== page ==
Poly Students Strike Thursday

Sulemana Hakim (Third Right) and other members of GNUPS

Polytechnic students across the 10 regions of Ghana have threatened to embark on a nationwide demonstration on Thursday, May 29, 2014, in demand for the return of their lecturers to post ‘within 48 hours’.

According to them, should the government fail to respond to their needs after the strike on Thursday, they would be heading to court to seek for a legal redress over the matter.

Speaking on behalf of polytechnic students at a press conference on Monday in Accra, President of the Ghana National Union of Polytechnic Students (GNUPS), Sulemana Hakim, noted that the ongoing strike action by members of the Polytechnic Teachers Association of Ghana (POTAG) has the potential of preventing over thousands of polytechnic students who are in their final year from graduating.

According to him, the National Democratic Congress (NDC) government as a socialist democratic government ‘has been so insentive to the plights of its citizenry, especially students.’

Discriminatory Policies
Mr Hakim noted that ‘government with its recent policies is making tertiary education in Ghana very discouraging.’

According to the students’ leader, the Mahama-led administration’s educational policy continues to discriminate against polytechnic education in the country, adding, ‘We the leadership of the Ghana National Union of Polytechnic Students (GNUPS) across the 10 regions have gathered here to register our discontentment over the conscious marginalisation of polytechnic education and the shameful situation of government’s inability to create and maintain the systems we need to run our education without pointless interruptions.’

He could not fathom why government under the watch of the Ministry of Education had decided that post diploma applicants must have two years working experience before being qualified to do a top-up for degree ‘when it is not easy to get job in the country.’

He described the act of some public universities refusing to give senior high school graduates with grade D7 the chance to pursue university education as ‘worrisome and a deliberate attempt to cause an unnecessary division within the educational system where only the rich class will have the chance to attain higher tertiary education.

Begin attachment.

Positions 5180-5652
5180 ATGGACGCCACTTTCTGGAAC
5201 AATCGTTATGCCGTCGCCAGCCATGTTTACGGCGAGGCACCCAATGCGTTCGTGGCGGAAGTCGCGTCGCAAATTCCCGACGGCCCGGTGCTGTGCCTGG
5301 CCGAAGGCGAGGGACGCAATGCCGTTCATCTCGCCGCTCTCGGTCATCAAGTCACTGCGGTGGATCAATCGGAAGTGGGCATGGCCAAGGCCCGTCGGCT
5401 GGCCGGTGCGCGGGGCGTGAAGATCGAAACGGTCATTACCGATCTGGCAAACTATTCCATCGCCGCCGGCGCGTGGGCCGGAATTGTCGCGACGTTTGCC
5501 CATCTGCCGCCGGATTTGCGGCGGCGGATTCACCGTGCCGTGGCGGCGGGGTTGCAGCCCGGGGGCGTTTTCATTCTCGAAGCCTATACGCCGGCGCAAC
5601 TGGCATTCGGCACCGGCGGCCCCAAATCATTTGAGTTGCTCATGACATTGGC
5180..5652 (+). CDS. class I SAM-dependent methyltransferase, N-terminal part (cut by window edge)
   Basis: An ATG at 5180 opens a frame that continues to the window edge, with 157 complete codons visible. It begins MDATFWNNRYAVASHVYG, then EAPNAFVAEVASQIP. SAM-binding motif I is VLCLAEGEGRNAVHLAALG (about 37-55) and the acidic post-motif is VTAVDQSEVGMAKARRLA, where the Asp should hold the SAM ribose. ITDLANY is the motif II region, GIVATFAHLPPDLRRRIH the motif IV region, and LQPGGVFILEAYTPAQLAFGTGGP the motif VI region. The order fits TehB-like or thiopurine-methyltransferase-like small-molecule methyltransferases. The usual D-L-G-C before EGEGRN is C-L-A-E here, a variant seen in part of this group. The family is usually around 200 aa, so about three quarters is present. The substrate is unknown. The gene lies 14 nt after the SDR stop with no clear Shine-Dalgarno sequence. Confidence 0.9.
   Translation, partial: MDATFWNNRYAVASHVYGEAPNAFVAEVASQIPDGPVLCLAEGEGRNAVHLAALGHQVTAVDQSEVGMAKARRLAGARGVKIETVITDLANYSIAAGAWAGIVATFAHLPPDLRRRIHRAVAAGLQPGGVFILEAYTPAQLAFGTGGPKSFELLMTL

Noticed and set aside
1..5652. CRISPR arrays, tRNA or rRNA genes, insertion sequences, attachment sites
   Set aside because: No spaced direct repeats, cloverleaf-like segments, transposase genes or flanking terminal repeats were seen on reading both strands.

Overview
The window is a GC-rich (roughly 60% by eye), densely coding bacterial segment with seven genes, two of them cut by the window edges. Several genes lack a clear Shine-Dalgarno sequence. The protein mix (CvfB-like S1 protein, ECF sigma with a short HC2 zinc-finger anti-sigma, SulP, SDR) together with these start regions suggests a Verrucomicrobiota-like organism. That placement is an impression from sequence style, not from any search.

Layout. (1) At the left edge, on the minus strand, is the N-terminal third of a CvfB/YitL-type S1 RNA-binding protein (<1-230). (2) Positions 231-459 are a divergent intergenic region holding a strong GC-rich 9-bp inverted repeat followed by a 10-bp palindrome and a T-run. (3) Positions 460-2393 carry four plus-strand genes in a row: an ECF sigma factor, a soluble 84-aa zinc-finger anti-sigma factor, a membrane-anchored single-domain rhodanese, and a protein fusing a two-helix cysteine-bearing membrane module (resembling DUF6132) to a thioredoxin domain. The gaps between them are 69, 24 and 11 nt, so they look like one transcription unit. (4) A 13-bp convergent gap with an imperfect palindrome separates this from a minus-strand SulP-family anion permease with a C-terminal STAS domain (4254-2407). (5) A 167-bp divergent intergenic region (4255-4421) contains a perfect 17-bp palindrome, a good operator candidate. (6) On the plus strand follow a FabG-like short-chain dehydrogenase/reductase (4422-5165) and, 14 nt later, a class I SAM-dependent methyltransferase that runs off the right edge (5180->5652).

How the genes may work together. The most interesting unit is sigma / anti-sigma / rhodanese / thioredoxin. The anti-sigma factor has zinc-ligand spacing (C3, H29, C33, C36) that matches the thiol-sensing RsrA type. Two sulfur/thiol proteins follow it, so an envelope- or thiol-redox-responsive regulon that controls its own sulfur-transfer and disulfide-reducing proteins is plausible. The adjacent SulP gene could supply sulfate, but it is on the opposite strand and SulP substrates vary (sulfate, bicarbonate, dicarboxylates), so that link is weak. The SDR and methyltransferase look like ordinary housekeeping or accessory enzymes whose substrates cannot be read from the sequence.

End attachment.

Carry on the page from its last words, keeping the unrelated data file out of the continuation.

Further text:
‘Admissions requirements are basically aimed at ensuring that students are ready for tertiary-level work. We always disagree when these government agencies use it as a means of managing the limited spaces of tertiary institutions in Ghana,’ he added.

Commenting on the Ghana Education Trust Fund Board (GETFUND) and the Student Loan Trust Fund (SLTF) Board, Mr Hakim in his statement wanted to find out what was stopping President Mahama from setting up the two boards.

According to him, polytechnic students nationwide are not in any disagreement whatsoever with the government for its intention of establishing a national research fund to promote developmental research.

However, he said, ‘We vehemently oppose to government’s policy of replacing the Book and Research allowance of our lecturers with the fund.

‘As a public knowledge, government already is not doing too well with the management of statutory funds in the country and this diminishes our confidence in the smooth running of a research fund when established,’ he added.

Furthermore, he said, ‘We are saddened that in spite of the economic hardships and high cost of education in the country, government has decided to withdraw subsidies and subventions to public tertiary institutions in the country.’

By Melvin Tarlue

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